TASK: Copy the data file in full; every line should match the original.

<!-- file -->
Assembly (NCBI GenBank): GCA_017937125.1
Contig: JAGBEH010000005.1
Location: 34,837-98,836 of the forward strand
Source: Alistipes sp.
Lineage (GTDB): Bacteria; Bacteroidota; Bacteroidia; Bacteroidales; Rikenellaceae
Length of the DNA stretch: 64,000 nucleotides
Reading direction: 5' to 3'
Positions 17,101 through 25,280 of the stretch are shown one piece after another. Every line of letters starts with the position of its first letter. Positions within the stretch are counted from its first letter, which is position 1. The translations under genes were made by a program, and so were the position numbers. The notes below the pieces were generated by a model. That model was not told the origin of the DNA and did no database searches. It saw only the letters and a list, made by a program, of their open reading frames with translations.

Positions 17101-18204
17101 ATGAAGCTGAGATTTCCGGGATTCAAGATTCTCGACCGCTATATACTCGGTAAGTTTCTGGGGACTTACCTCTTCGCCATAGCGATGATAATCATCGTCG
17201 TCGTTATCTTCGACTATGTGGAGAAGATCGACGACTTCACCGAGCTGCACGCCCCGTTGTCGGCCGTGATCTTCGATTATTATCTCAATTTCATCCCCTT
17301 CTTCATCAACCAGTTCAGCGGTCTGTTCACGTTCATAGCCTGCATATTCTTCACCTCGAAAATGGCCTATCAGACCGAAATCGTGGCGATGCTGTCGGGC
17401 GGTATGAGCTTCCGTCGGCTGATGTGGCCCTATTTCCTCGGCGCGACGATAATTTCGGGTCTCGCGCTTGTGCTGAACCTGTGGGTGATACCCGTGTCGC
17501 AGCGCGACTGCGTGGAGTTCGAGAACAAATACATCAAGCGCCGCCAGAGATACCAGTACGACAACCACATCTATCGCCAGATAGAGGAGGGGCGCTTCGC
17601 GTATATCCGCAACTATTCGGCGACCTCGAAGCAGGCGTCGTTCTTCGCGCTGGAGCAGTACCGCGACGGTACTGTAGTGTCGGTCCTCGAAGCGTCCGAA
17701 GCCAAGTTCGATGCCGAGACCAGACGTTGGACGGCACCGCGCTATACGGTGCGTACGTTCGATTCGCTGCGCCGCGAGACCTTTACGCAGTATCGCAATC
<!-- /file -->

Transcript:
Assembly (NCBI GenBank): GCA_017937125.1
Contig: JAGBEH010000005.1
Location: 34,837-98,836 of the forward strand
Source: Alistipes sp.
Lineage (GTDB): Bacteria; Bacteroidota; Bacteroidia; Bacteroidales; Rikenellaceae
Length of the DNA stretch: 64,000 nucleotides
Reading direction: 5' to 3'
Positions 17,101 through 25,280 of the stretch are shown one piece after another. Every line of letters starts with the position of its first letter. Positions within the stretch are counted from its first letter, which is position 1. The translations under genes were made by a program, and so were the position numbers. The notes below the pieces were generated by a model. That model was not told the origin of the DNA and did no database searches. It saw only the letters and a list, made by a program, of their open reading frames with translations.

Positions 17101-18204
17101 ATGAAGCTGAGATTTCCGGGATTCAAGATTCTCGACCGCTATATACTCGGTAAGTTTCTGGGGACTTACCTCTTCGCCATAGCGATGATAATCATCGTCG
17201 TCGTTATCTTCGACTATGTGGAGAAGATCGACGACTTCACCGAGCTGCACGCCCCGTTGTCGGCCGTGATCTTCGATTATTATCTCAATTTCATCCCCTT
17301 CTTCATCAACCAGTTCAGCGGTCTGTTCACGTTCATAGCCTGCATATTCTTCACCTCGAAAATGGCCTATCAGACCGAAATCGTGGCGATGCTGTCGGGC
17401 GGTATGAGCTTCCGTCGGCTGATGTGGCCCTATTTCCTCGGCGCGACGATAATTTCGGGTCTCGCGCTTGTGCTGAACCTGTGGGTGATACCCGTGTCGC
17501 AGCGCGACTGCGTGGAGTTCGAGAACAAATACATCAAGCGCCGCCAGAGATACCAGTACGACAACCACATCTATCGCCAGATAGAGGAGGGGCGCTTCGC
17601 GTATATCCGCAACTATTCGGCGACCTCGAAGCAGGCGTCGTTCTTCGCGCTGGAGCAGTACCGCGACGGTACTGTAGTGTCGGTCCTCGAAGCGTCCGAA
17701 GCCAAGTTCGATGCCGAGACCAGACGTTGGACGGCACCGCGCTATACGGTGCGTACGTTCGATTCGCTGCGCCGCGAGACCTTTACGCAGTATCGCAATC